Wednesday, 3 December 2014

The Mystery of the Mary Celeste: Part Two

So, what theories have been suggested to explain why the Mary Celeste was abandoned by her crew?  While no answer can be put forward with absolute certainty, a number of theories have since been voiced with some being more plausible than others.

Flood's first theory was that the original crew may have gained access to the cargo of denatured alcohol, leading to the consequent murder of Captain Briggs, his wife, their child, and first mate Richardson.  This theory has been proposed on several occasions since - once by the Secretary of the Treasury of the United States, William A. Richard, in an open letter printed on the front page of the New York Times in 1873, which stated:

The circumstances of the case tend to arouse grave suspicion that the master, his wife, and child, and perhaps the chief mate , were murdered in the fury of drunkenness by the crew, who had evidently obtained access to the alcohol with which the vessel was in part laden.
It is thought that the vessel was abandoned by the crew between the 25th day of November and the 5th day of December and that they either perished at sea, or, more likely, escaped on some vessel bound for some North or South American port or the West India Islands.

However, in reality denatured alcohol is liable to give the drinker acute pains long before he could become truly intoxicated.  There is also the fact that Briggs strictly forbid his crew to drink alcohol aboard the ship.  Flood was forced to desert this theory.

The Ghost Ship Mary Celeste by Bill Hubbard
His next suggestion was that both Briggs and Morehouse were working together.  Flood believed their plan could have gone as follows.  Briggs would kill his crew and dispose of their bodies before launching the lifeboat and sailing to a prearranged destination.  In the meantime, Morehouse would 'discover' the Mary Celeste abandoned and would sail her to Gibraltar where he would claim the salvage money.  The two men would then meet at a later date to split the money.  While this theory is at least plausible, there is no evidence that either Briggs or Morehouse were criminals.  The fact that Briggs was also part-owner of the Mary Celeste makes this even less likely as the salvage money wouldn't even cover his original investment.  Knowing this gives the suggestion very little credibility.  Flood abandoned this theory too.

Flood's third theory was that Morehouse, along with his crew, had boarded the Mary Celeste, slaughtering everyone in order to claim the salvage money.  However, Morehouse was not greedy, although many a writer had implied that he was, and he was reluctant to claim the Mary Celeste.  He couldn't really spare the men who would form a skeleton crew which would leave both vessels undermanned and at risk in the event of an emergency.  He was, however, eventually persuaded by Deveau to do just that.  While Flood tried very hard to make this theory stick he succeeded only in generating an atmosphere of suspicion, leading Morehouse and his crew being considered guilty until proven innocent.  This claim was denounced, clearing Morehouse and the crew of Dei Gratia of any wrongdoing.  After a lengthy and controversial hearing, they were granted a salvage reward of £1,700.  Many believe they should have received two or three times this amount.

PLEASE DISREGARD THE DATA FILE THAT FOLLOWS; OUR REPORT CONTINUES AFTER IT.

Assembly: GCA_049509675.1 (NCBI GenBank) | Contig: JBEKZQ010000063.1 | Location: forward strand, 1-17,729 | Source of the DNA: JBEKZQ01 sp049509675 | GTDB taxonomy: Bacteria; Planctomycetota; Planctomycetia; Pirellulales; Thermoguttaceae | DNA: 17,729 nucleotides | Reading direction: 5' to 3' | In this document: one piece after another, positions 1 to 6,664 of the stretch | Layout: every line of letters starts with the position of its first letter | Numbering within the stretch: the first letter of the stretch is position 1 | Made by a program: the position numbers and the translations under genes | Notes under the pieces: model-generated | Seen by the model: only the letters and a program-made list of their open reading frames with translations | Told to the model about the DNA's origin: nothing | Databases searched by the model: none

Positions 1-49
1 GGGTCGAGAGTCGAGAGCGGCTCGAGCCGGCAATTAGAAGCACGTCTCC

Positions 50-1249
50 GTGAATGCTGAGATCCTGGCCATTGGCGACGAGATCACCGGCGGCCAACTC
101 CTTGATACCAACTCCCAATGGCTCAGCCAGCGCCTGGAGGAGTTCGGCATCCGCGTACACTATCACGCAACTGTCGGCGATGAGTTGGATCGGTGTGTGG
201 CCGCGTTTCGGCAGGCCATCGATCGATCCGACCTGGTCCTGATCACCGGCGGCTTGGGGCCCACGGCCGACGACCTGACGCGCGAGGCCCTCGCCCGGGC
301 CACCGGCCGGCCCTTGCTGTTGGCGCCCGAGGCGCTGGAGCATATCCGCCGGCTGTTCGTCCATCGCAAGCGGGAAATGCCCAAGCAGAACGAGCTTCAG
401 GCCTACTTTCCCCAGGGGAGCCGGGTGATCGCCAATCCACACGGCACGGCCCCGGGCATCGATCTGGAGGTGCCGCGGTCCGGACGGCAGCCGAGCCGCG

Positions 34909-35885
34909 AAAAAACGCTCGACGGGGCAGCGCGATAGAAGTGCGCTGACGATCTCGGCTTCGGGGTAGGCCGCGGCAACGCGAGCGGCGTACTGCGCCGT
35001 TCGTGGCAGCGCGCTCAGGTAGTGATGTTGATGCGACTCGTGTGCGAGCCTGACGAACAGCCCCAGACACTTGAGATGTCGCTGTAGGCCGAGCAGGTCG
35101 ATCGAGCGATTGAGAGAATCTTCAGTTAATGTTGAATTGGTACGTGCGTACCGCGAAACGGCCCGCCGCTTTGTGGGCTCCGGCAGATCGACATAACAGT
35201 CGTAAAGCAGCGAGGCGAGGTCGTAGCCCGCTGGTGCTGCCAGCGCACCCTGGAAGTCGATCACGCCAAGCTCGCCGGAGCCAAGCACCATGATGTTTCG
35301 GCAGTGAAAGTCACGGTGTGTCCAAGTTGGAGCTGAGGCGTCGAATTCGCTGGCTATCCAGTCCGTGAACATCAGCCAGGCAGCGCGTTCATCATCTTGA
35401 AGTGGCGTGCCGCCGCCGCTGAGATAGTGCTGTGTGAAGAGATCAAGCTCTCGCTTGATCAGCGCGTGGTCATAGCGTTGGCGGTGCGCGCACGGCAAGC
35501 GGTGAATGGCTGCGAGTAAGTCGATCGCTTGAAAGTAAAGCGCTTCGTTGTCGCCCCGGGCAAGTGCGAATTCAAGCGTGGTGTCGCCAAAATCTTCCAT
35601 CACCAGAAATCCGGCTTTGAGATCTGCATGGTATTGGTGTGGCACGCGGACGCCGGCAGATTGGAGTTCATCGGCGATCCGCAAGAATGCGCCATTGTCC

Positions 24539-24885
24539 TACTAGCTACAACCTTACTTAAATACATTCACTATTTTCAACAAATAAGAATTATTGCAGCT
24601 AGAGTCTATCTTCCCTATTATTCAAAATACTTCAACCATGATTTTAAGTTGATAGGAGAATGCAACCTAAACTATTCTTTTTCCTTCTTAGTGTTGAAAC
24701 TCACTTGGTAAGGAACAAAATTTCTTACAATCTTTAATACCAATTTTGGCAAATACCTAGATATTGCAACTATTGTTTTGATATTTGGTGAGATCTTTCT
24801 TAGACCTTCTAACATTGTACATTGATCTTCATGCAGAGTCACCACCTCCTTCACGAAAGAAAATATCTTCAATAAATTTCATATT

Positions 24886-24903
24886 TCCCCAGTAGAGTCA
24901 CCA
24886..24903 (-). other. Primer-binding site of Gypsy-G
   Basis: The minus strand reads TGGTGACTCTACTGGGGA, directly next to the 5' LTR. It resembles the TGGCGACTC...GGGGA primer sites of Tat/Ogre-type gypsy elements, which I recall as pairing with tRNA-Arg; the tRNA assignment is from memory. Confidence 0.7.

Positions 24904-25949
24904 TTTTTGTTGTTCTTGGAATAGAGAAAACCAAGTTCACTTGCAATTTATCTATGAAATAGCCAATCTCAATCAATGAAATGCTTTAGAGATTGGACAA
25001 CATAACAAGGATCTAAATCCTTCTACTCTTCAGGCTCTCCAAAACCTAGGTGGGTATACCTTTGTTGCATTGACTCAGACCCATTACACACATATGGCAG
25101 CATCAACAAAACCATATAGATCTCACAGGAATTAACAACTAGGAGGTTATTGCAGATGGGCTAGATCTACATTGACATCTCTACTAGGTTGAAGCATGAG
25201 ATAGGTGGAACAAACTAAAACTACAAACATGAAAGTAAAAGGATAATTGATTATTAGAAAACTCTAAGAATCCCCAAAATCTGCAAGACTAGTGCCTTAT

The court itself was unable to offer a satisfactory explanation for what had happened to the crew.  The accusations voiced by Flood caused many a rumour to fly, including that Morehouse and his crew were pirates who had either seized the ship for its salvage value and disposed of the original captain and crew, much like Flood's accusations.  Another rumour tells us that Morehouse had planted some of his crew aboard the Mary Celeste in New York, with them taking over the ship, killing the occupants and throwing them overboard before awaiting the arrival of Morehouse and the Dei Gratia.

The majority of theories following Flood's own suggestions generally vary on the theme of murder committed by either the Mary Celeste's crew or the Dei Gratia's crew.  One such theory suggests that the owner of the Mary Celeste, J. H. Winchester, arranged for the crew to murder Captain Briggs and his family before sinking the ship for insurance, but that they somehow bungled the job, losing their lives in the process.  Perhaps the plan called for the crew to abandon ship as she ploughed into the rocks near the Azores but an unexpected wind blew the ship to safety, leaving the crew to drown.

The Mary Celeste is attacked by a sea serpent